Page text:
But for all that, the breadth of the topic is spectacular enough that a documentary series has been adapted from the book; trailers can be seen here and here.

Tvedt, Terje 2014. A journey in the future of water. London: Tauris.

Written by enviropaul

February 15, 2015 at 11:57 am

Three new water books (1: Everard)

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One of the things that my employer, Kwantlen Polytechnic University, does well is stock up on good books in its library. Here are three recent acquisitions on water (and, no, it’s not me who ordered them; these three were pleasant surprises on the “new book” display).

everardThe first discussed here, Mark Everard’s The Hydro-politics of dams (2013) is particularly timely given the current controversy over Site C. The book is not a simple polemic pro or against big dams; rather, it examines closely how the impacts and the benefits are distributed – in particular, how the populations flooded by reservoirs fare. Nonetheless, there are ample facts and tidbits of info to feed into any large dam debate.

The Aswan Dam is discussed in depth, of course, as it is one of the projects that has seen the most thorough study. But until reading Everard’s book I never realized that the evaporation from Lake Nasser, the reservoir behind the dam, is equivalent to the total amount of water consumed in the UK every year; nor that the manufacture of fertilizers is one of the largest user of electricity produced by the dam. This is ironic because the dam holds up the silt that used to fertilize the delta each year at the flood; Egypt is also one of the largest importer of bricks, for the same reason.

In BC we know salmon, but there are other migrating fish everywhere in the world, and Everard does mention them. For instance, he describes how a stock of Hilsa, an important food fish in India, was completely destroyed by the completion in 1943 of the Mettur Dam on the Cauvery River – with scant thought to the compensation of fishermen.

Dams can also create oxygen-depleted, dead zones at the bottom of reservoirs, and these can have important implications, in particular when assessing the climate impacts of dams. In particular, these conditions promote methane release from decaying vegetation, to the extent that India’s large reservoirs account for 19% of India’s global warming impacts (India’s dams release 28% of all the methane produced by dams world-wide; Brazil is next at 18%).

A large section of the book is devoted to fairness and dispute resolution principles. For instance, Everard uses the example of Vittel, a bottled water company. Vittel gets all its water from a spring in the Vosges area of France, a traditionally wild area. But with the development of industrial agriculture in the area, Vittel was concerned that contaminants risk reaching the spring. The traditional avenues (e.g., purchasing the land, or putting a legal restraint on farming activities) were not available. Vittel worked with the farmers, paying the to return to extensive (pasture) agriculture, to their mutual benefit. Ditto for Perrier where the company paid to preserve the forests that protect the source.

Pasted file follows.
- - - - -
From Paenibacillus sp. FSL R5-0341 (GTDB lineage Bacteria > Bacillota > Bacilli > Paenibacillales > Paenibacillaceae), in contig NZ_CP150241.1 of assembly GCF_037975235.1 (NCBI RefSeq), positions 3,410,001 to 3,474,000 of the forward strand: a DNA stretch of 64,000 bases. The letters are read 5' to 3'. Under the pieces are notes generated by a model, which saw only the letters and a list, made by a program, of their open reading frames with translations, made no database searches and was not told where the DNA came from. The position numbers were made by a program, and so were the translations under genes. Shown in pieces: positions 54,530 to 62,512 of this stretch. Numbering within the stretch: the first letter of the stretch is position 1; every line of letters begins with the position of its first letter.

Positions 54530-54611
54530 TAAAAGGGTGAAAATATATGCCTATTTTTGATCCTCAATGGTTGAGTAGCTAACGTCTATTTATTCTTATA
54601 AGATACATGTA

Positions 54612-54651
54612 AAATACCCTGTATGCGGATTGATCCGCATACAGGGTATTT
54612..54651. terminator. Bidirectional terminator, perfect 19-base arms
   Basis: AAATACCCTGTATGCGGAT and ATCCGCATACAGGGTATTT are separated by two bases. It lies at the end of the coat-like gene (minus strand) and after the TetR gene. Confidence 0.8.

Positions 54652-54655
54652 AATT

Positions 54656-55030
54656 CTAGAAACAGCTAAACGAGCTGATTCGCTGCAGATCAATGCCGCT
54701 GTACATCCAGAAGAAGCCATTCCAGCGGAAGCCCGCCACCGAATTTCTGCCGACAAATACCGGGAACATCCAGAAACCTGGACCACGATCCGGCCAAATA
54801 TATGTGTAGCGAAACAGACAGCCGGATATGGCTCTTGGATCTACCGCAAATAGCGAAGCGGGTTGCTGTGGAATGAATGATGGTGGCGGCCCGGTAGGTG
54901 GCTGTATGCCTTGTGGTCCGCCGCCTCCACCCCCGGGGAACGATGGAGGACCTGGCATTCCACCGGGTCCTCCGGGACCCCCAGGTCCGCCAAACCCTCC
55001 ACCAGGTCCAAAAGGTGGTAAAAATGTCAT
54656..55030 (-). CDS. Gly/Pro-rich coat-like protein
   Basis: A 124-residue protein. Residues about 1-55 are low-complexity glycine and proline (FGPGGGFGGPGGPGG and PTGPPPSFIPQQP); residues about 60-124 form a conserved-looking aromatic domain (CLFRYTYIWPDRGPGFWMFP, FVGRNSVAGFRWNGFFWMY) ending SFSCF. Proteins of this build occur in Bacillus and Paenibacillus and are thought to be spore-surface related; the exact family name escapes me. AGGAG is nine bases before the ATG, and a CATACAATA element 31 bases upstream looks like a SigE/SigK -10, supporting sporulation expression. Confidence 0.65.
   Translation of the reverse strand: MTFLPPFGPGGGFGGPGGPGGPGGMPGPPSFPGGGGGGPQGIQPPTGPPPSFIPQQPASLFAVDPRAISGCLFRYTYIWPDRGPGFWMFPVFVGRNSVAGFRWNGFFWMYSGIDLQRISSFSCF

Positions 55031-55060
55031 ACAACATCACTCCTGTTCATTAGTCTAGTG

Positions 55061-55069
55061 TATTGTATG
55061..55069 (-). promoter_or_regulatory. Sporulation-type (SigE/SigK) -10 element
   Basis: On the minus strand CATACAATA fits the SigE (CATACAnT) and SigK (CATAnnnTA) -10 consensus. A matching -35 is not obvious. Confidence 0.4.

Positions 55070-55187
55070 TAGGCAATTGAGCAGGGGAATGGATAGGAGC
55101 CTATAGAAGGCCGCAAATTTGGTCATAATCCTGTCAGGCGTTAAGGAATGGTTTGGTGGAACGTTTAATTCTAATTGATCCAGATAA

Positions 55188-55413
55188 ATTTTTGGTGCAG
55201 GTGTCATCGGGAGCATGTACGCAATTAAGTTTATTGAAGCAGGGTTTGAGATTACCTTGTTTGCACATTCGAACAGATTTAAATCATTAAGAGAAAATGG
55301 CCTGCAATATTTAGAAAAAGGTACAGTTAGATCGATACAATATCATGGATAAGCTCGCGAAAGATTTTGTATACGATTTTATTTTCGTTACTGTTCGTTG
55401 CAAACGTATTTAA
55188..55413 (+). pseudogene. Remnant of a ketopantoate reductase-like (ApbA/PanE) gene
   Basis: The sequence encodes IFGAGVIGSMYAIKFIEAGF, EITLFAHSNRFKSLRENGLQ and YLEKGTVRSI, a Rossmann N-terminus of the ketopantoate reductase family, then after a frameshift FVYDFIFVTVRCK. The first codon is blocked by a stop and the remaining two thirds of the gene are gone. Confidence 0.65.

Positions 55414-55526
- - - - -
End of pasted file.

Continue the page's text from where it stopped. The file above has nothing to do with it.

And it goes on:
Everard describes how earlier rulings that evicted and denied Kalahari Bushmen access to water in their ancestral lands were later (2011) quashed by Botswana’s appeal court, saying “The key lesson here is that top-down water management solutions that ignore stakeholder groups can result in infringement of human rights that may require subsequent restitution.”

The author uses this particular case to highlight the need to follow the seven strategic principles set up by the World Commission on Dams: gaining public acceptance; comprehensive options assessment; addressing existing dams; sustaining rivers and livelihood; recognizing entitlements, sharing benefits; ensuring compliance; sharing rivers for peace, development and security.

When I read those, I can only wonder at the current situation with the Site C dam proposal on the Peace River. Subsequent restitution is certainly a risk in this particular case, given the number of court actions already started, including some from Treaty Eight First Nations. In fact, looking at the WCD seven principles, I find several sadly neglected. The project is highly controversial and has failed to gain public acceptance, and not only from the folks directly affected. Comprehensive options assessments (in this case, considering alternative energy sources such as wind and geothermal) have not been done. The power production potential of existing dams (the Columbia river ones) has been dismissed. The livelihood aspects of the Peace River Valley and its potential for replacing California as a source of produce in a warming world has been paid lip service at best, despite numerous submissions to the commission. Finally, the “sharing of benefits” strategy remains rather nebulous.

In a way, Site C is a sort of anti-Aswan. The Egyptians use their dam to maximize food production, including using most of the power produced to make fertilizers. In BC, we would use the dam to produce electricity for export and neglect food production. I’m not sure this is a wise strategy for the long term.

Everard, Mark 2013. The hydro-politics of dams: engineering or ecosystems? London: Zed books

Written by enviropaul

February 15, 2015 at 11:31 am

Ordinary, efficient buildings

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A typical appartment block in Hamburg, retrofitted to high energy standards

A typical appartment block in Hamburg, retrofitted to high energy standards

Germany is rightly famous for its wind and solar energy, but there’s an aspect of energy policy that is easily overlooked: energy conservation in buildings.